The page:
Driving NZ – Franz Josef to Arthur’s Pass

Another day, another scenic drive on New Zealand’s South Island. According to multiple sources on the interwebz (that’s what happens when you hang out with teens 24/7 for more than a week), a non-stop journey along the 235 km of (mostly) one-lane-in-each-direction highway between Franz Josef and Arthur’s Pass should take about three hours.

We’d been on the road barely 10 minutes when it was time to stop to photograph the long dock jutting into Lake Mapourika. I’m not sure we did this subject photographic justice – golden hour light and/or a slightly different perspective would definitely improve the image.

We adopted our youngest son’s outlook for the day – life’s about the journey, not the destination – so more than 8 hours elapsed between when we closed the hatch on our back of our rental vehicle and when we finally reached our home-away-from-home for the next couple of nights. A couple of off the beaten track side trips, an interesting lunch and a bit of souvenir shopping account for the time difference.

It was almost 11 o’clock when we finally reached the end of a long and increasingly narrow side road that ended at the trailhead parking lot for the Harihari Coastal Walkway. It was just about high tide, so we couldn’t walk the full loop, which includes a couple of stretches along the beach. Instead, we set out along the track through the forest, popping out a few times to take photos of Mt Oneone and stopping once to find a geocache.

There were several points along the forest track where we could step out onto a whitebaiting jetty and see Mt Oneone in the distance.
Boot prints and blossoms on the beach make an interesting foreground.

We eventually made it all the way to the beach, where the incoming waves and dramatic skies made great subject matter for photography. Mr. GeoK was so caught up taking photographs that he was drenched by a big wave! His pants were soaked and his boots went squish, squish, squish all the way back to the parking lot.

At the beach
Harihari Coastal Walk
Driftwood on the beach
This is the scene Mr. GeoK was concentrating on when he got soaked by an incoming wave!
And those are his footsteps that went squish, squish all the way back!

Fat-Pipi-PizzasFortunately, it was only a short drive until we reached Hokitika. It was well past the lunch time rush when we arrived at Fat Pipi Pizzas shack, so we had the whole place to ourselves, all the better to enjoy the unique character of the place. We opted to eat out back at one of the large tables. Our boys pitched in to help set our table and once Mr. GeoK got over his surprise at being denied ice because “the pop’s already cold”, he had just enough time to rinse out his boots and change into sandals before our very excellent pizzas were ready for eating.

HokitikaWhen we couldn’t eat another bite, we headed out the back gate, down to the beach and then up an alleyway and into town. There are some cute buildings and a little clock tower on the main street, but we spent most of our time at the Hokitika Glass Studio, which produces most of the blown glass souvenirs sold throughout New Zealand. After much deliberation, K chose a Kiwi bird and C selected a beautiful swirl Koru; they took turns hauling their carefully packaged keepsakes around for the rest of our trip.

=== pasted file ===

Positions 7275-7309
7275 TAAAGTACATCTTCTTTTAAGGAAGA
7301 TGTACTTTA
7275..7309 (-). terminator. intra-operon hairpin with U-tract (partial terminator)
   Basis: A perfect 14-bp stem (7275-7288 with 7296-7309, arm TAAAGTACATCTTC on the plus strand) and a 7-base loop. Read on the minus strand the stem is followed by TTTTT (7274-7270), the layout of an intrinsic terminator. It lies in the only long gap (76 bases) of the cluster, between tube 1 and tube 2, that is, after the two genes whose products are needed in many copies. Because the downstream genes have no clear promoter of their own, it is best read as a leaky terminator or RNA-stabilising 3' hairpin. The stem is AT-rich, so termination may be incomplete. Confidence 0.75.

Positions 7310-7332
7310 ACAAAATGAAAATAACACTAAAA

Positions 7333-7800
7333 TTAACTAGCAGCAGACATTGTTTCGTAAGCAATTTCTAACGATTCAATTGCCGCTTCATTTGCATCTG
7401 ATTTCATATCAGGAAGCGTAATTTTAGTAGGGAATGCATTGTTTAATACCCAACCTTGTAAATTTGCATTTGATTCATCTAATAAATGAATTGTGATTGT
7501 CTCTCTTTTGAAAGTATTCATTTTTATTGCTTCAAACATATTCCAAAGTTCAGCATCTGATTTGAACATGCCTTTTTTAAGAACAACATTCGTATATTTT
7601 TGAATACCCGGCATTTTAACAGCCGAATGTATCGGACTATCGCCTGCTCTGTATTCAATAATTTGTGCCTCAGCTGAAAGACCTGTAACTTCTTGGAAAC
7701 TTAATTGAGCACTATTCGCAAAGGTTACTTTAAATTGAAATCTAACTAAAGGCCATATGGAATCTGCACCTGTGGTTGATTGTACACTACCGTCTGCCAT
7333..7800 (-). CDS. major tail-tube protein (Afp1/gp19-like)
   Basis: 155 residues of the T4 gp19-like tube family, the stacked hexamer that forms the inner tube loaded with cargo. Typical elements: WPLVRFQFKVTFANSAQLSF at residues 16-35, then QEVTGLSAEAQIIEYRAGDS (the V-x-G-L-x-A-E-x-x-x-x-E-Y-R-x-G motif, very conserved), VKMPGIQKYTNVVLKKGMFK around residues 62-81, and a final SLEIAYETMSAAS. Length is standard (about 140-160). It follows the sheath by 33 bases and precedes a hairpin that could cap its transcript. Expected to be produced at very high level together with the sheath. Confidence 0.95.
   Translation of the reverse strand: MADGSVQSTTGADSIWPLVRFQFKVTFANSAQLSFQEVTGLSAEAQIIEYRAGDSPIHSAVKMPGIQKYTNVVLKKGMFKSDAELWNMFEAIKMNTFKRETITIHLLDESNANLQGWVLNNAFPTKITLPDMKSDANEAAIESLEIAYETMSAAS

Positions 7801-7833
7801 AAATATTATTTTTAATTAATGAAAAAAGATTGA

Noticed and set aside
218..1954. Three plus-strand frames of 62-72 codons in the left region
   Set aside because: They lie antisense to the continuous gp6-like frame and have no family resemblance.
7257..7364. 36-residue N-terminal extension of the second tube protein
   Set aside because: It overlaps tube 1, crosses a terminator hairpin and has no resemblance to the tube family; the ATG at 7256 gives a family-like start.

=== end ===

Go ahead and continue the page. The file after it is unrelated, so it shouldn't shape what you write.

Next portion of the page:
A short distance from Hokitika we turned onto the Otira highway, heading inland to Arthur’s Pass, but we didn’t get very far down the road before spotting the turn-off for Londonderry Rock. The boys opted to stay in the otherwise empty parking lot, so Mr. GeoK and I went off on our own for a short geocaching adventure.

We enjoyed the short, shaded walk through the trees that took us to Londonderry Rock.
This huge glacial erratic is estimated to weigh between 3000 and 4000 tonnes. It was deposited by the Taramakau Glacier. Around 1880, sluice mining dislodged the rock and it fell with a thud that shook Kumara and stopped the local post office clock.

Otira-ViaductIn 1999, a long viaduct was replaced a very hazardous stretch of the Otira highway. Even so, we found this part of the drive to be fairly challenging, especially the one-lane bridges, so we really appreciated the opportunity to relax for the next couple of days (except for a couple of hours of awesome adventure, so stay tuned). It was almost like stepping back in time, since we had to dress for dinner and the lodge manager presided over pre-dinner drinks in the huge sitting room. We tried some night photography and enjoyed a tour of the farm the next morning. I didn’t know that sheep like to eat stale pastries. Did you?

Located about a half-hour east of Arthur’s Pass, the rolling countryside around Lake Grasmere is farming country. Apparently the fly-fishing is great and it’s also along the route for New Zealand’s coast-to-coast multi-sport race.

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